Crew Perspective: ‘Four hours should be plenty of time for four crew to cook dinner right?’
10 February 2021
Race Crew: Liz Copeland
Team: Visit Sanya, China
Leg 5: The Asia-Pacific Challenge
Day 15: 06/02/20
On Visit Sanya, China we run a three watch system. The various support watches have a set task and for Leg 5 that task is done for the whole of the leg as there is only a two hour time change between Airlie Beach and Subic Bay so there is no opportunity to shift meal times by four hours. We operate the boat on UTC which is currently 9 hours different to local time. I am on dinner watch for this leg along with three of my crew mates. Dinner time is midday UTC currently translating into 2100 (9pm) local time. Confusing you say. Trust me you get used to it very quickly.
So last night we were due to cook a very yummy vegetable stew with rice. This is a new recipe courtesy of Will’s wife Dorrey. Four hours should be plenty of time for four crew to cook dinner right? True until you here the dreaded words ‘the Code 3 is coming down’ right when you are coming off deck watch and onto support. And of course the Code 2 was going up. So one of our watch donned his lifejacket again to help on deck with the sail change while the rest of us were poised at the bottom of the companionway praying that the Code 3 was going to come off the deck in an orderly fashion. This almost never happens as those on deck just want to get all that sail off deck as quickly as possible.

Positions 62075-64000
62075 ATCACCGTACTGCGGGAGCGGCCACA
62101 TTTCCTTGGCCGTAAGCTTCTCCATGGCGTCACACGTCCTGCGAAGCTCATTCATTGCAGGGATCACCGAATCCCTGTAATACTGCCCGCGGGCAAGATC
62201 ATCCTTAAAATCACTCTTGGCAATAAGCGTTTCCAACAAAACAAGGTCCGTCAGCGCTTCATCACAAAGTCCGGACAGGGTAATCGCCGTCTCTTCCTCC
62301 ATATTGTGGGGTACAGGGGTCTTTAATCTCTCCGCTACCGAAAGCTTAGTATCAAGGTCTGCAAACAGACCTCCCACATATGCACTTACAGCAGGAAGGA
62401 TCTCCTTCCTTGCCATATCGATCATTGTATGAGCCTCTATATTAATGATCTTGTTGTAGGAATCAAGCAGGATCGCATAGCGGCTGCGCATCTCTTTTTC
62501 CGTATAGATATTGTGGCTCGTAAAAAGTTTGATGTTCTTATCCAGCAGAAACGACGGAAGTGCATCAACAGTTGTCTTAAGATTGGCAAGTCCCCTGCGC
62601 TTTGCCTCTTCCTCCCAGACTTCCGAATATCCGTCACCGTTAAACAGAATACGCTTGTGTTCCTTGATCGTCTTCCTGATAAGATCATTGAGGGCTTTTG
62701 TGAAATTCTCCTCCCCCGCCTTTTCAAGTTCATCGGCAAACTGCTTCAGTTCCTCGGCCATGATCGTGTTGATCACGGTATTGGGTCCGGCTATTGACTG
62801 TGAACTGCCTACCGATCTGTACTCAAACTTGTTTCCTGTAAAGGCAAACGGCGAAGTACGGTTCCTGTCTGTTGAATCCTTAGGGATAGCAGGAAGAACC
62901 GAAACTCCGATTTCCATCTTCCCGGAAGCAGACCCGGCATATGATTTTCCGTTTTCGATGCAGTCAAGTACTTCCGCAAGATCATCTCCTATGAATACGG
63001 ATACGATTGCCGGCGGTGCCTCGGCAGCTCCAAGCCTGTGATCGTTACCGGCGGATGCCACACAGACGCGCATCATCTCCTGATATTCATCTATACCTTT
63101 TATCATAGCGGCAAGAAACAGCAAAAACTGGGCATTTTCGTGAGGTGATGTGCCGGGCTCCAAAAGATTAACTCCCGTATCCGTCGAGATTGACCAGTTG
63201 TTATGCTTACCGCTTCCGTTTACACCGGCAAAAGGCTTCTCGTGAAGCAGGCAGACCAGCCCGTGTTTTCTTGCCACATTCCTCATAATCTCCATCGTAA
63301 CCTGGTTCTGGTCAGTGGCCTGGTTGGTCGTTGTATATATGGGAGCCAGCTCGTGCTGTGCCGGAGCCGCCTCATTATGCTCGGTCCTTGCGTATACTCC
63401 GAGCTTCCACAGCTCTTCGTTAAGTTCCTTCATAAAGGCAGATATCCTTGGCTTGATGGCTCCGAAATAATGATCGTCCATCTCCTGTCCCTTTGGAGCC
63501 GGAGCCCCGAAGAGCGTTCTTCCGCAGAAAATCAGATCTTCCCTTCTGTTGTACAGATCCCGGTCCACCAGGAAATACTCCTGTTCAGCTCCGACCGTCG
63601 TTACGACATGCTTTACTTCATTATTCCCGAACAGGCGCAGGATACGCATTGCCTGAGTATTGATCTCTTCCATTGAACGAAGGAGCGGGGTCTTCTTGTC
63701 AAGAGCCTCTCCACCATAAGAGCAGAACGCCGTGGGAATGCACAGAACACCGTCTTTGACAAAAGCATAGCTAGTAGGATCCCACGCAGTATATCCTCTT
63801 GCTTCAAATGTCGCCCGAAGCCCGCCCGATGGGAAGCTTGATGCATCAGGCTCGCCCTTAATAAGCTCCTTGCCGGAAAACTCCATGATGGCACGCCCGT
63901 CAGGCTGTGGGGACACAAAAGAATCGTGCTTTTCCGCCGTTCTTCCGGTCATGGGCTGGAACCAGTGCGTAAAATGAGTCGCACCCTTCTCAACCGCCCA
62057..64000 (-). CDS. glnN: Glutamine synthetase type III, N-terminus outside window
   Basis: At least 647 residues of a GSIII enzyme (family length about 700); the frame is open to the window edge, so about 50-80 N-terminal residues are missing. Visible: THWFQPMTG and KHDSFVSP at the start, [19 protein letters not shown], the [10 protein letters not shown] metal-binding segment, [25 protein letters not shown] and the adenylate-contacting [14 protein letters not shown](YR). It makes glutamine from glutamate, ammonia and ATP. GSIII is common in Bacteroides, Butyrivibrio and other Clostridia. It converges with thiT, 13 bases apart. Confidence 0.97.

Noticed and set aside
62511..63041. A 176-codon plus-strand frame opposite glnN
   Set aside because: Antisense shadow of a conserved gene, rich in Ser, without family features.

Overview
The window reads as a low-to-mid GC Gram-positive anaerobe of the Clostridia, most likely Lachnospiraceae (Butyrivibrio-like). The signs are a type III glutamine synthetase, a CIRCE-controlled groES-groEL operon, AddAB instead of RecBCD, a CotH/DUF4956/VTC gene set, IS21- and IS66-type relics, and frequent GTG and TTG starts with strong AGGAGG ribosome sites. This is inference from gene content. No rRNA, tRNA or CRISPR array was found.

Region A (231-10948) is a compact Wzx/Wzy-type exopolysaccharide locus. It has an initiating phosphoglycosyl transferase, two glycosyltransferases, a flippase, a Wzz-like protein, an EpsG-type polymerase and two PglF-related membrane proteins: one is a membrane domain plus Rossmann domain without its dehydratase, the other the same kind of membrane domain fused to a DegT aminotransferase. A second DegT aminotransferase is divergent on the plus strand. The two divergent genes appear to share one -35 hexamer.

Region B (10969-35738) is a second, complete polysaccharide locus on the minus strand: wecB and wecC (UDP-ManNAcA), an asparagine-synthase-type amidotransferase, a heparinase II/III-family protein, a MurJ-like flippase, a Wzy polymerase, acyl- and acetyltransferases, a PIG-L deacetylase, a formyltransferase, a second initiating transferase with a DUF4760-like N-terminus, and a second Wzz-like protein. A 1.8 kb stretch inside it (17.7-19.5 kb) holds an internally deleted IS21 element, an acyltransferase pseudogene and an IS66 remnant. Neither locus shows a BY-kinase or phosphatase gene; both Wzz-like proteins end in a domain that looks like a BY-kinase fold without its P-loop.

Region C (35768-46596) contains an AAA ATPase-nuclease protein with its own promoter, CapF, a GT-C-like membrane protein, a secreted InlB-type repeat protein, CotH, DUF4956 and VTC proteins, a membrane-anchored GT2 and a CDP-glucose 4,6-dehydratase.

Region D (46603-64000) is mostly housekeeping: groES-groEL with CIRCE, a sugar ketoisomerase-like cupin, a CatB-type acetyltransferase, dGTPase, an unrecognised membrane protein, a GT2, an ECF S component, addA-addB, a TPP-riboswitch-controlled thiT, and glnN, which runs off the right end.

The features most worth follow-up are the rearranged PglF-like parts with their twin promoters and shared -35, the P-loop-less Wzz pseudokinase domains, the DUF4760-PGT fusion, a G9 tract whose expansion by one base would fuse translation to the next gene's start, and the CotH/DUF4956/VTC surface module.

The tack came down first – tick. We ran it aft down the starboard aisle towards the nav station. We found the luff line and tried to pull it towards the sail locker in the bow. Here’s where things go wrong. Those on deck are enthusiastically stuffing whatever sail section they can find down the companionway to get it off the deck. Sail was tumbling down making a big pile of sail in the galley saloon area. Finally we retrieved the head but it was too late with several twists in the sail between the head and the tack. The clew came down last – tick. So we ran the luff line from tack to head to find the twists. The sail was so salty covering us all as we struggled with huge amounts of sail to make a hole in the sail big enough to pass the bulky tack through to untangle the sail. This I liken to giving birth where you are trying to pass a very large object through a very small hole.
Two hours into the dinner watch and we hadn’t even boiled the rice. Another hour and we should be serving up dinner to the waking deck watch. We were all salty and sweaty with volumes of sail filling the galley. This is the life of a dinner support watch on a racing Clipper 70 yacht. We worked on and I am happy to say that the Code 3 was eventually bound with elastics and packed in its bag in the sail locker ready for its next hoist. Dinner was served on time and we even managed to serve up canned fruit for dessert. I slept like a baby in my four hours off before climbing back on deck for my four hour night deck watch
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